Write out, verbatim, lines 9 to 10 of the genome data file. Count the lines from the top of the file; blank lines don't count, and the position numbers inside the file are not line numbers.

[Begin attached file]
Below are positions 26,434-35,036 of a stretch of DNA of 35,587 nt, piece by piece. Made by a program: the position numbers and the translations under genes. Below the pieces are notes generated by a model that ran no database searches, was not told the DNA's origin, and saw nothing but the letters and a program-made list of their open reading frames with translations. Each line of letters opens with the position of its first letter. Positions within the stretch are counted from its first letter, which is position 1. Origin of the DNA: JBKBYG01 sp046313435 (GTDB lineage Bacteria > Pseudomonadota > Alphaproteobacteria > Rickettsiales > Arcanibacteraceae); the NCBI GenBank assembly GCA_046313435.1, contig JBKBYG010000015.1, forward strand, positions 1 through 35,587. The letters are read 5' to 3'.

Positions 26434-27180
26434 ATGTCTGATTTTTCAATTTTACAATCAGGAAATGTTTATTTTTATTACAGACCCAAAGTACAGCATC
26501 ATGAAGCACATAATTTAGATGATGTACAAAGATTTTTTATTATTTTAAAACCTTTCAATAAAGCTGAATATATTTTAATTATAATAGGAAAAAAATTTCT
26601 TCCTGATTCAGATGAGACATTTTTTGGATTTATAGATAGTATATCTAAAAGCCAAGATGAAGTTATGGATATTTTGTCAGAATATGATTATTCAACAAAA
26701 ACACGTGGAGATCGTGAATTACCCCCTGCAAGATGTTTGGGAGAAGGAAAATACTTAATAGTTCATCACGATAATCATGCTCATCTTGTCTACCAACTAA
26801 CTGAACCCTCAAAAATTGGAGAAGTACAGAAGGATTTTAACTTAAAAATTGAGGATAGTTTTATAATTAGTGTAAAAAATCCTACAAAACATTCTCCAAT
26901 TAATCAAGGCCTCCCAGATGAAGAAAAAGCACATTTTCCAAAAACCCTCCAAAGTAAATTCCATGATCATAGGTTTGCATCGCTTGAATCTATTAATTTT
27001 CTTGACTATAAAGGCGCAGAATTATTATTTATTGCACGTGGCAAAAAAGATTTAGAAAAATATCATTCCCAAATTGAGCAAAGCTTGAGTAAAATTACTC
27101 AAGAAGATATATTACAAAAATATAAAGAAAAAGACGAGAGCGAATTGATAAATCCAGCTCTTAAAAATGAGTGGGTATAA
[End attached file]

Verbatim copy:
27001 CTTGACTATAAAGGCGCAGAATTATTATTTATTGCACGTGGCAAAAAAGATTTAGAAAAATATCATTCCCAAATTGAGCAAAGCTTGAGTAAAATTACTC
27101 AAGAAGATATATTACAAAAATATAAAGAAAAAGACGAGAGCGAATTGATAAATCCAGCTCTTAAAAATGAGTGGGTATAA